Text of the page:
Preterm labor – why does it happen and what are the signs

By | May 12, 2015

Premature labor, or preterm labor as it is called sometimes, occurs when a woman has her baby at an early date. If you are pregnant and worried that this might happen, you should know that doctors are now able to do a lot in order to delay a premature birth. You can find out more below.

Preterm Labor – Why Does It Happen and What Are the Signs

A preterm labor will occur when the regular contractions start to open the cervix much earlier, before thirty-seven weeks of pregnancy. Your labor will be premature if it begins before the due date at more than three weeks. A full term pregnancy last for about forty weeks. You are less likely to have a baby who has problems after birth if he or she gets to develop or grow for longer inside your body.

If it is not possible to stop preterm labor, your baby is going to born early. Your baby will have more health risks if earlier premature birth occurs. Many preemies or premature babies have to stay inside a neonatal intensive care unit to get special care. In addition, preemies can have physical and mental disabilities in the long-term.

The cause for preterm labor is not often clear, but some risk factors might increase your chances of going into labor early. Bear in mind that premature labor could also occur with pregnant women who don’t have any known risk factors. Nevertheless, it will be good for you to know if you are at risk as well as how you could help to prevent it.

There are a number of different things that could increase your risk. Some of these include:

  • Previous premature birth or preterm labor, especially in more than one past pregnancy or the most recent one;
  • Using illicit drugs, drinking alcohol or smoking cigarettes;
  • Being overweight or underweight before you get pregnant or gaining too much or too little weight throughout;
  • Certain infections, especially in the genital tract;
  • Not getting the right prenatal care;
  • The presence of fetal birth defect;
  • Having medical conditions such as diabetes, high blood pressure, infections, preeclampsia, or blood clotting disorders;
  • Being pregnant and your baby have certain birth defects;
  • Having a personal or family history of preterm labor;
  • Getting pregnant much too soon after giving birth;
  • Getting pregnant with the help of in vitro fertilization;
  • Having certain problems with your cervix, uterus, or placenta;
  • Being pregnant with twin babies or other multiples;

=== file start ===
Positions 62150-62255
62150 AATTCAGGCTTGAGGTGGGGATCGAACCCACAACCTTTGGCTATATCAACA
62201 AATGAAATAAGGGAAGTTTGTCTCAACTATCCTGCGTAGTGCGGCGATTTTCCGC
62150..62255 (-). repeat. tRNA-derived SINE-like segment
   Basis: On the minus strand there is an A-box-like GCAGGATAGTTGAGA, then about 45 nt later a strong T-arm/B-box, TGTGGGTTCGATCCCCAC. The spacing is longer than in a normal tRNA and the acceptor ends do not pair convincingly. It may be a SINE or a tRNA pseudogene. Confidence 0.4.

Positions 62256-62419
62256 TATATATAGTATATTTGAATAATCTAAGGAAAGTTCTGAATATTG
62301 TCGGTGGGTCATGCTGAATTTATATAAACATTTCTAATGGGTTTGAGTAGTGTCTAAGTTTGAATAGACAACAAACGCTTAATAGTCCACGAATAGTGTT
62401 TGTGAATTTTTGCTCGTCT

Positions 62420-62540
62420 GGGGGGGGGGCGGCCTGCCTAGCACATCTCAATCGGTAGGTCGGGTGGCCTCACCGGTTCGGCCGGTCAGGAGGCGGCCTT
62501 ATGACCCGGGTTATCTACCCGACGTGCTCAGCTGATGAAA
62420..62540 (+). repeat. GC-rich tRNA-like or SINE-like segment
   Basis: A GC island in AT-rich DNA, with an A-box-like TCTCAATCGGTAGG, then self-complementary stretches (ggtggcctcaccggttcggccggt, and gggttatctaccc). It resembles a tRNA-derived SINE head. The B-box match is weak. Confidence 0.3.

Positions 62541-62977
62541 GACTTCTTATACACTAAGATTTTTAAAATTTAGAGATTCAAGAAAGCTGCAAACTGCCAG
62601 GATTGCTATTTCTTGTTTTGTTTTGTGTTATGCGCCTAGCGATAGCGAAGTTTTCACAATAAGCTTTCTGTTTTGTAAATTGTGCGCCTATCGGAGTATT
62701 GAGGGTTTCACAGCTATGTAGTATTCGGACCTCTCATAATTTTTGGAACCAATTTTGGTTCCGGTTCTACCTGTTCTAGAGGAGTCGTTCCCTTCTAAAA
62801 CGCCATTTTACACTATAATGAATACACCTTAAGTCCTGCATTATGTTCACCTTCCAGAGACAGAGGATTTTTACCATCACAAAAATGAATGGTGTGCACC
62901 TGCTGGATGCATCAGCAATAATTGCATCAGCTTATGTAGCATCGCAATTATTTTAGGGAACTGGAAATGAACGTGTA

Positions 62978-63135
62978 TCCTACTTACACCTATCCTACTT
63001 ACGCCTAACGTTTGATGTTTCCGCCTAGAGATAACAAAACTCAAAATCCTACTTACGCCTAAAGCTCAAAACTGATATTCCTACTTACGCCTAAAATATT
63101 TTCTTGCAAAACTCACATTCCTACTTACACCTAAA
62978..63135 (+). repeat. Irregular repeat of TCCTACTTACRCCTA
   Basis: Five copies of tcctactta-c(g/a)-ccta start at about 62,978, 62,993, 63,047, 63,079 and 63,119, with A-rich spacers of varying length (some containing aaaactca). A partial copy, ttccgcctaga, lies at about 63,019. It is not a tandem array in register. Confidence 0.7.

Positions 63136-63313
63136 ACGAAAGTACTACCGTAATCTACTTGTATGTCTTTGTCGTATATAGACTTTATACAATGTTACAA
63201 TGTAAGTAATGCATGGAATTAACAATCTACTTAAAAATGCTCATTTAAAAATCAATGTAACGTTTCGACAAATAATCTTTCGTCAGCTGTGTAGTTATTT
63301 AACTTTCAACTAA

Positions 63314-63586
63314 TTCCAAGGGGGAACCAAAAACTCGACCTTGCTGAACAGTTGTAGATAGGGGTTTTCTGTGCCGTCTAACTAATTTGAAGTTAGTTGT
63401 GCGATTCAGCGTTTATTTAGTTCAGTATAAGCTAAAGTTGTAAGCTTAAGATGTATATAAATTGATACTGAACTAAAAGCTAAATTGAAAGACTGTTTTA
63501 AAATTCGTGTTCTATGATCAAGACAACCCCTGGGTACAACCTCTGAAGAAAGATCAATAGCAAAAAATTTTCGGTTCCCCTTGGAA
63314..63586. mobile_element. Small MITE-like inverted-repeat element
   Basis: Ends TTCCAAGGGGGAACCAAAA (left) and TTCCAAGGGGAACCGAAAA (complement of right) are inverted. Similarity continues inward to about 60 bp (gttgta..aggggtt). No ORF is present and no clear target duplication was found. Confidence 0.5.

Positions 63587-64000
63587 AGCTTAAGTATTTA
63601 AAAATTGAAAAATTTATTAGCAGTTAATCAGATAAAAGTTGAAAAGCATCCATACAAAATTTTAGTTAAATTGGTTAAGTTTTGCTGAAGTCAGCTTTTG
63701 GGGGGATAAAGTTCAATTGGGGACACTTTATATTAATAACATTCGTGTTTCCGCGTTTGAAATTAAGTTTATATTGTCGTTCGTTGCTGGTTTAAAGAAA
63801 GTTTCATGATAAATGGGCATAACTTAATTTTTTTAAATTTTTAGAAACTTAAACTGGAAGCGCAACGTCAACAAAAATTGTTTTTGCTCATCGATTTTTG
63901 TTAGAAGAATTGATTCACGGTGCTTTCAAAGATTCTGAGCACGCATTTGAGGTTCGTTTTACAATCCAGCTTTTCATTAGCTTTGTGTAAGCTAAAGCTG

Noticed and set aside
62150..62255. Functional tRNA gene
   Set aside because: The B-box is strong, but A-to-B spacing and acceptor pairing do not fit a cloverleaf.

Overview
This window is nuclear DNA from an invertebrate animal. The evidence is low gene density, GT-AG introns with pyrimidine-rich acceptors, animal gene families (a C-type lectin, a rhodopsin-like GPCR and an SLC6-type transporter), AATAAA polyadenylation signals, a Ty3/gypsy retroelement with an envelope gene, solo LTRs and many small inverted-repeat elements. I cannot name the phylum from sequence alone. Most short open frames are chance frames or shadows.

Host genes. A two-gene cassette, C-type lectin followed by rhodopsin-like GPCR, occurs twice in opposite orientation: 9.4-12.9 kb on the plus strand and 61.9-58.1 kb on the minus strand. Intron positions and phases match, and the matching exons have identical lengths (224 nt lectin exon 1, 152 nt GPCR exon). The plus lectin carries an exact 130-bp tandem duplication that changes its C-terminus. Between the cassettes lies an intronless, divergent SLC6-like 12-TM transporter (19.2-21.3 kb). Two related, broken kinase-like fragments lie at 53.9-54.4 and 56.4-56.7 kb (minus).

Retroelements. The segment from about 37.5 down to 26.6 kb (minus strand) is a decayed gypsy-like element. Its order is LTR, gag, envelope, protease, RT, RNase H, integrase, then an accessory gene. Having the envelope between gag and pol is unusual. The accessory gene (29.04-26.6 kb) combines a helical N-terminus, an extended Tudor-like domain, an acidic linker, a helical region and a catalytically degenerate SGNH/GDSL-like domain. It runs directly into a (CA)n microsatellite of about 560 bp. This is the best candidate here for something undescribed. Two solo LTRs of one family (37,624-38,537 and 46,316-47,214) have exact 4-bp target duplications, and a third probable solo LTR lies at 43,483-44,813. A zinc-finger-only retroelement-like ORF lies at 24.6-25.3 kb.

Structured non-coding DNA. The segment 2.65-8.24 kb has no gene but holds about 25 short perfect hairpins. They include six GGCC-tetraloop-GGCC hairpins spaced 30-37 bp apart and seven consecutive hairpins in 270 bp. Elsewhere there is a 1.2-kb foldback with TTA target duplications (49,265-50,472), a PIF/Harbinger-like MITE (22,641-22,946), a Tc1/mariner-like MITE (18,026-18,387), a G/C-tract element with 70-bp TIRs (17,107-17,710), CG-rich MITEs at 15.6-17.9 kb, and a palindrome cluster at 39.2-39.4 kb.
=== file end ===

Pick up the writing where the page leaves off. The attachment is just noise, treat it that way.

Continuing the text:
• Stressful events in your life, such as a loved one passing away;
  • Anemia or red blood cell deficiency, especially in early pregnancy;
  • Having an excessive amount of amniotic fluid;
  • Vaginal bleeding in pregnancy;
  • Having short cervix or fetal fibronectin present – substance that will act as glue between the uterus lining and fetal sac. When seen in vaginal discharge it’s linked to greater risk of premature labor.

Some of the past studies suggest that gum disease may be connected to premature birth, but the treatment for periodontal disease in pregnancy has not proven to reduce the risk of preterm labor.

Some of the Signs and Symptoms

It is important to be aware of the warning signs and symptoms in order to stop preterm birth. You should call your doctor or midwife if you have:

  • Pain in your lower back that comes and goes or remains constant. This pain won’t go away, regardless of your position or if you are doing something else to get comfort.
  • Frequent or regular contractions coming every ten minutes or even more often. You will feel a tightening in your abdomen.
  • Cramping in the lower abdomen, much-like the cramps you might feel when menstruating. These might also feel like the gas pains which might come with diarrhea.
  • Flu-like symptoms which include vomiting, nausea, or diarrhea. You should contact your doctor for mild cases and if you are not able to tolerate liquids or fluids for more than eight hours.
  • Fluid seeping from the vagina.
  • Increased pressure in the vagina or pelvis area.
  • Increased discharge from vagina.
  • Vaginal bleeding, even light spotting.
  • Watery vaginal discharge in a trickle or gush.

Complications

Most women who get treatment for preterm labor will deliver their baby at or close to term. However, there are times when preterm birth cannot be stopped or some other complications or an infection makes an early delivery a lot safer for the baby or mother. You could deliver your baby prematurely if it’s not possible to stop preterm labor. This could lead to many health concerns, including low birth weight, vision problems, undeveloped organs, and breathing difficulties. In addition, premature babies have a greater risk of having behavioral problems or learning disabilities.

If you notice any symptoms or signs of preterm labor, you should get in touch with your healthcare provider immediately, especially abdominal pain or cramps accompany vaginal bleeding. Some of the symptoms might be difficult to identify, like a lower backache, apart from the normal pregnancy symptoms. You cannot be too cautious so it’s best to check out all the possible warning signs. You may need medical care immediately, depending on your circumstances.

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